Affirmative action has outlived its usefulness and I fear liberals, in particular have been much too paternalistic toward the disadvantaged and make the *false* assumption that black students aren’t as smart as white ones and therefore should be admitted even though their qualifications (their words not mine) may not be as high. The whole qualifications/merit debate is silly anyway since universities have given preference to all sorts of groups from children of faculty to athletes to some with special abilities, many of whom would never meet the supposed minimum standards which usually just measure ability to take tests anyway. Not to mention than any black, Hispanic, woman student who is now on a major university campus is immediately labeled as an affirmative action admission even though he/she may be far better prepared than his/her white colleagues.

We also have to get beyond this idea that you have to go to Harvard or Yale to get a good education. I’m an Ivy League grad who has worked in community colleges and if you want superior teaching go to a community college. At elite four-year schools you get lots of bright kids who can basically teach themselves and are led by grad students who often have less preparation and graduate credits than are the minimums required to teach in community colleges. Universities have got to do a better job at teaching its students. That’s the point of the article I cited.

The News Media has Lost its Way

The news media has lost its way. The current paradigm is that reporters need to hold interviewees accountable for what they say, and that their job is to “push back” against what they perceive to be disingenuous statements. I think that’s wrong and counter-productive.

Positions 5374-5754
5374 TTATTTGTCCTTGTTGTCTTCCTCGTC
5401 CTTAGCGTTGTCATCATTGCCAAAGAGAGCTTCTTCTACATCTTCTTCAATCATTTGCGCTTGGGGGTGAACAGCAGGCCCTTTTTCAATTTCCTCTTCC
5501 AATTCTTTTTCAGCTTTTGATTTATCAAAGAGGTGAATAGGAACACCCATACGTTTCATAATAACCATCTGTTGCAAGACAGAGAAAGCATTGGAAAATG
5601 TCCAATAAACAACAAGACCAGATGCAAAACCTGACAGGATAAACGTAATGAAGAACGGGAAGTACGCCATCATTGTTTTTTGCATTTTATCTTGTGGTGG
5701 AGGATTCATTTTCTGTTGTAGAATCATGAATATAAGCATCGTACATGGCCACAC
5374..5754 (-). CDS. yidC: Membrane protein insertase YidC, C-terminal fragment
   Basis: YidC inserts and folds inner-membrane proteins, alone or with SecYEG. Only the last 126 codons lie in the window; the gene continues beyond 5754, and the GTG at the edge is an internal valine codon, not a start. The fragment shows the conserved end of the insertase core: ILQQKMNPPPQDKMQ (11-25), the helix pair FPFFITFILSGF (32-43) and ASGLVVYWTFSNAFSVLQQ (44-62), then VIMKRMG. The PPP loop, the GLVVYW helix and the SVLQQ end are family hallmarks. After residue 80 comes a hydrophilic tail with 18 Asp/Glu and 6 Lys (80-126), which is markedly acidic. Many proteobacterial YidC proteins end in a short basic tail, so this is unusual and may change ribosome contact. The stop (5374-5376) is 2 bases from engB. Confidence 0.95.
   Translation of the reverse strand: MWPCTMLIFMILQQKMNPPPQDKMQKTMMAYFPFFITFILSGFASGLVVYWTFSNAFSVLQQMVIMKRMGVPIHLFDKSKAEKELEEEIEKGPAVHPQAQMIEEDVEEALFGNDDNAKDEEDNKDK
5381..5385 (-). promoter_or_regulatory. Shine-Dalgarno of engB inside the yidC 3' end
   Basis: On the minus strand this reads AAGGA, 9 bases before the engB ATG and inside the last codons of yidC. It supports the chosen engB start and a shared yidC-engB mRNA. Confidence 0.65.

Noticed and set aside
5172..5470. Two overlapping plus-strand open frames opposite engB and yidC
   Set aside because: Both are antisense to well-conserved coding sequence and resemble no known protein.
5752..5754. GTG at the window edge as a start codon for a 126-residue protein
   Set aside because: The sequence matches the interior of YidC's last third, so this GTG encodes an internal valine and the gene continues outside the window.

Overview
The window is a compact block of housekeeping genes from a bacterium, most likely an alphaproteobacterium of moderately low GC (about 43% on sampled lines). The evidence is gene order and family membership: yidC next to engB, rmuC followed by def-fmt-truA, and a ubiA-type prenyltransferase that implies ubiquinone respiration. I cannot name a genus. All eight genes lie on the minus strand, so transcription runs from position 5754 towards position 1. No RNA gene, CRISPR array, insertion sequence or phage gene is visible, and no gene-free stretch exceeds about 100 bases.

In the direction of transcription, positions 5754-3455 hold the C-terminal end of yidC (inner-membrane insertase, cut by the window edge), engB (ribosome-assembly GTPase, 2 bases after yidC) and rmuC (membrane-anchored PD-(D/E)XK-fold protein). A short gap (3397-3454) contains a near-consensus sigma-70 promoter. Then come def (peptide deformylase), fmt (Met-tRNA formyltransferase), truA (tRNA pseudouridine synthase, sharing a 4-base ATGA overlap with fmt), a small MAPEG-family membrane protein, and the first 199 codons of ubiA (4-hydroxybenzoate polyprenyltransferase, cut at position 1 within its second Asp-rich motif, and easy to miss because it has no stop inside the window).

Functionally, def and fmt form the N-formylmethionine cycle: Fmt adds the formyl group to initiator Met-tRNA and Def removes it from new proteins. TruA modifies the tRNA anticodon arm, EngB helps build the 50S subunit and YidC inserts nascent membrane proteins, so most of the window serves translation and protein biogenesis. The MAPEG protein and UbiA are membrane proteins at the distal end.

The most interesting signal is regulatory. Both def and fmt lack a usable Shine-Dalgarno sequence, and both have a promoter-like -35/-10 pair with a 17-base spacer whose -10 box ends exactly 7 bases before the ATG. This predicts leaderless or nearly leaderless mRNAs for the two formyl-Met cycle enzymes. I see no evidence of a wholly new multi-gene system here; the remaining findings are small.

The role of the reporter is never to argue with the interviewee. To do so, especially with a personality like that of Trump, who is basically a child, devolves the interview into a power struggle that no one can win (except Trump in this case who thrives on the perception that he is attacking the press.)

This was particularly apparent in the debates when moderators were castigated for not arguing with the candidates about their statements. Those who did were celebrated as being “good” moderators. Aside from the fact they weren’t moderators at all, the debates often became mere pissing contests between the candidates and the panelists. Unfortunately, the competition among reporters has forced them to compete with others to stand out among the crowd and they seem to think only by creating a lot of noise can they do so.

Much better to ask the question and let the answer stand, however unsatisfactory. Let the audience decide and the reporters can write about the validity of the response later when they have had time to research and reflect on the proper response, collecting the facts. For example, ask Trump why he has not released his tax forms. He can answer, next question. To argue about whether he should or not reduces the amount of time available for other questions and places the reporter in the stance of adversary (a role for the editorial pages) rather than reporter. A press conference is not a debate nor power struggle. It should be a time for reporters to ask intelligent and probing questions and let their editors and readers decide the veracity of the answers.

Friday, January 06, 2017

Review: Quarry (aka The Broker) by Max Allan Collins

According to Max Allan Collins' afterward, This book was the first to be written of the Quarry series. It was re-released a few years later by his publisher with a different title: The Broker, a change he was unaware of, so when the opportunity to bring it out once again came around, he changed the title back to its original.

I like the Quarry series, but you can tell this was an early, unpolished work. Quarry's character is unsettled, and you get the feeling that Collins was struggling a little to make him into a bad guy with few redeeming traits. Collins admits he was "ripping off" Westlake's Parker, but in this book (not so much in the later Quarrys) the protagonist lacks Parker's sense of irony, as brutal as he may be.(See the author's correction below.)